Thursday, July 11, 2013

The Geiger Counter problem

I am supposed to turn in the manuscript for Think Bayes next week, but I couldn't resist adding a new chapter.  I was adding a new exercise, based on an example from Tom Campbell-Ricketts, author of the Maximum Entropy blog. He got the idea from E. T. Jaynes, author of the classic Probability Theory: The Logic of Science.  Here's my paraphrase
Suppose that a radioactive source emits particles toward a Geiger counter at an average rate of r particles per second, but the counter only registers a fraction, f, of the particles that hit it. If f is 10% and the counter registers 15 particles in a one second interval, what is the posterior distribution of n, the actual number of particles that hit the counter, and r, the average rate particles are emitted?
I decided to write a solution, and then I liked it so much I decided to make it a chapter.  You can read the new chapter here.  And then you can take on the exercise at the end:

This exercise is also inspired by an example in Jaynes, Probability TheorySuppose you buy mosquito trap that is supposed to reduce the population of mosquitoes near your house. Each week, you empty the trap and count the number of mosquitoes captured. After the first week, you count 30 mosquitoes. After the second week, you count 20 mosquitoes. Estimate the percentage change in the number of mosquitoes in your yard.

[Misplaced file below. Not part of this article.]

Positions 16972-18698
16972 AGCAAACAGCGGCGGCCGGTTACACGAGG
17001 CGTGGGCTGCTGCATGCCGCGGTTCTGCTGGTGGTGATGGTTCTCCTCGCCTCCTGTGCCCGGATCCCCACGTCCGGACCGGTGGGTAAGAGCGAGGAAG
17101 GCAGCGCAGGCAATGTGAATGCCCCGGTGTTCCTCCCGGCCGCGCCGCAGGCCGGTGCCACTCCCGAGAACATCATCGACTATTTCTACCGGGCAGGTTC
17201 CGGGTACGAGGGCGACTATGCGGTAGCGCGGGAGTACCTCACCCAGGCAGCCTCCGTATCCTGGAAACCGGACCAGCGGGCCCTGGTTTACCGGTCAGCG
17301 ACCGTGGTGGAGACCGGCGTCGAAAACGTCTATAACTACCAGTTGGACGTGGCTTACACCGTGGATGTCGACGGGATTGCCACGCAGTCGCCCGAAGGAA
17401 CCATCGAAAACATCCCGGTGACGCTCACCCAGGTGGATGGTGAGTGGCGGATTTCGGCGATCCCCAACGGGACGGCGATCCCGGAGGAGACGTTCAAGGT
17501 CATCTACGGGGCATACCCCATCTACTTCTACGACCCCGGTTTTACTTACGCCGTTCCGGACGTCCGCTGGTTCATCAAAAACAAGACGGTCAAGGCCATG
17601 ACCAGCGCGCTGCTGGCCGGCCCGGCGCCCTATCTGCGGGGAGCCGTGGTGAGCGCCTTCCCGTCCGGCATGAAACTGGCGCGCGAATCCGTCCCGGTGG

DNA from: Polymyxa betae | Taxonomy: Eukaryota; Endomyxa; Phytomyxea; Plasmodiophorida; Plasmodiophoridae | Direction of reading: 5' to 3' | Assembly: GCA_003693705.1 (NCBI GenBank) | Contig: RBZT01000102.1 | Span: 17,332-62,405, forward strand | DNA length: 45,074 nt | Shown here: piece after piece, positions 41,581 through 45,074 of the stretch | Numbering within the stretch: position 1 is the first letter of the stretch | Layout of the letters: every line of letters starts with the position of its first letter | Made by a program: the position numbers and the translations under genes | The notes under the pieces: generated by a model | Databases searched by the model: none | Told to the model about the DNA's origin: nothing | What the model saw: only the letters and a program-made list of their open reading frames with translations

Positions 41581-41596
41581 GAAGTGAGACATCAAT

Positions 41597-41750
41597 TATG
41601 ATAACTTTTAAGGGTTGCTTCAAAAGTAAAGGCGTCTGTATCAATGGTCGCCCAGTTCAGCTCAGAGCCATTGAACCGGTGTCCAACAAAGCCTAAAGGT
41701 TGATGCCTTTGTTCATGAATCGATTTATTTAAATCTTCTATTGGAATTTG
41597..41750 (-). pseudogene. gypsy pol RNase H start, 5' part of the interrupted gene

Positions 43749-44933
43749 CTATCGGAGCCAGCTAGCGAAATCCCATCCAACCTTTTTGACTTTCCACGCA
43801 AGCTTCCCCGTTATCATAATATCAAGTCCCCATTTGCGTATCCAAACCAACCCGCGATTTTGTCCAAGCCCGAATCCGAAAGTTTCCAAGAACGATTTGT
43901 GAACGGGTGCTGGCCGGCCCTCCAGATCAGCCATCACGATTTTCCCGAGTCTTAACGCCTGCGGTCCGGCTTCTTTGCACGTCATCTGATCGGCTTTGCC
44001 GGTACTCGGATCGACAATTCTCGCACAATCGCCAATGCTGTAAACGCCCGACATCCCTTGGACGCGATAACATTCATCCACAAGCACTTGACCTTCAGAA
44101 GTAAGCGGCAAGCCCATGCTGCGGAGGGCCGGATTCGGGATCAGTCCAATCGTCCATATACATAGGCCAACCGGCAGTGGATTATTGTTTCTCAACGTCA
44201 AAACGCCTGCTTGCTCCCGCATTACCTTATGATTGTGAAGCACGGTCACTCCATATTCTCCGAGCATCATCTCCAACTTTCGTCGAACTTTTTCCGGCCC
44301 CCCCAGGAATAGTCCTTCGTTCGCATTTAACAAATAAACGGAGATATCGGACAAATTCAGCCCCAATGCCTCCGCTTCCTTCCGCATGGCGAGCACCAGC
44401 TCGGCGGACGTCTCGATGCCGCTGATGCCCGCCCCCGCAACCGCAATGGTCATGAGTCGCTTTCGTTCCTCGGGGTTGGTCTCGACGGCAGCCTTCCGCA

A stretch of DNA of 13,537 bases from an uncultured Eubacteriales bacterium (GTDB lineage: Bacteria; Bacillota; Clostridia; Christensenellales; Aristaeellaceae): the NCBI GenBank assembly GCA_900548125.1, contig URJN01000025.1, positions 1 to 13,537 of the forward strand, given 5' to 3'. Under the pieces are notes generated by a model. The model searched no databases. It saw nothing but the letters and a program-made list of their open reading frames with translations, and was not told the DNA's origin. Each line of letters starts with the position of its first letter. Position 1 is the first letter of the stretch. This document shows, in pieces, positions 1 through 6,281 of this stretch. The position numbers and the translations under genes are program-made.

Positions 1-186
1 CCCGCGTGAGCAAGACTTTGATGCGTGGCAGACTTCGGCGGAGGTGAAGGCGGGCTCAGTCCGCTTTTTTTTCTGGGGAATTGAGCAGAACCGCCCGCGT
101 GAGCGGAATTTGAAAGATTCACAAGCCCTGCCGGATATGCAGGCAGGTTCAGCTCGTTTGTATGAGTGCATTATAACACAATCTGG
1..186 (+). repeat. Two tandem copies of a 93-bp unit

To answer this question, you have to make some modeling decisions. Here are some suggestions:
  • Suppose that each week a large number of mosquitos, N, is bred in a wetland near your home.
  • During the week, some fraction of them, f1, wander into your yard, and of those some fraction, f2, are caught in the trap.
  • Your solution should take into account your prior belief about how much N is likely to change from one week to the next. You can do that by adding a third level to the hierarchy to model the percent change in N.
I end the chapter with this observation:

The Geiger Counter problem demonstrates the connection between causation and hierarchical modeling. In the example, the emission rate r has a causal effect on the number of particles, n, which has a causal effect on the particle count, k
The hierarchical model reflects the structure of the system, with causes at the top and effects at the bottom.
  1. At the top level, we start with a range of hypothetical values for r
  2. For each value of r, we have a range of values for n, and the prior distribution of depends on r.
  3. When we update the model, we go bottom-up. We compute a posterior distribution of for each value of r, then compute the posterior distribution of r.
So causal information flows down the hierarchy, and inference flows up.

Finally, here's Tom's analysis of the same problem.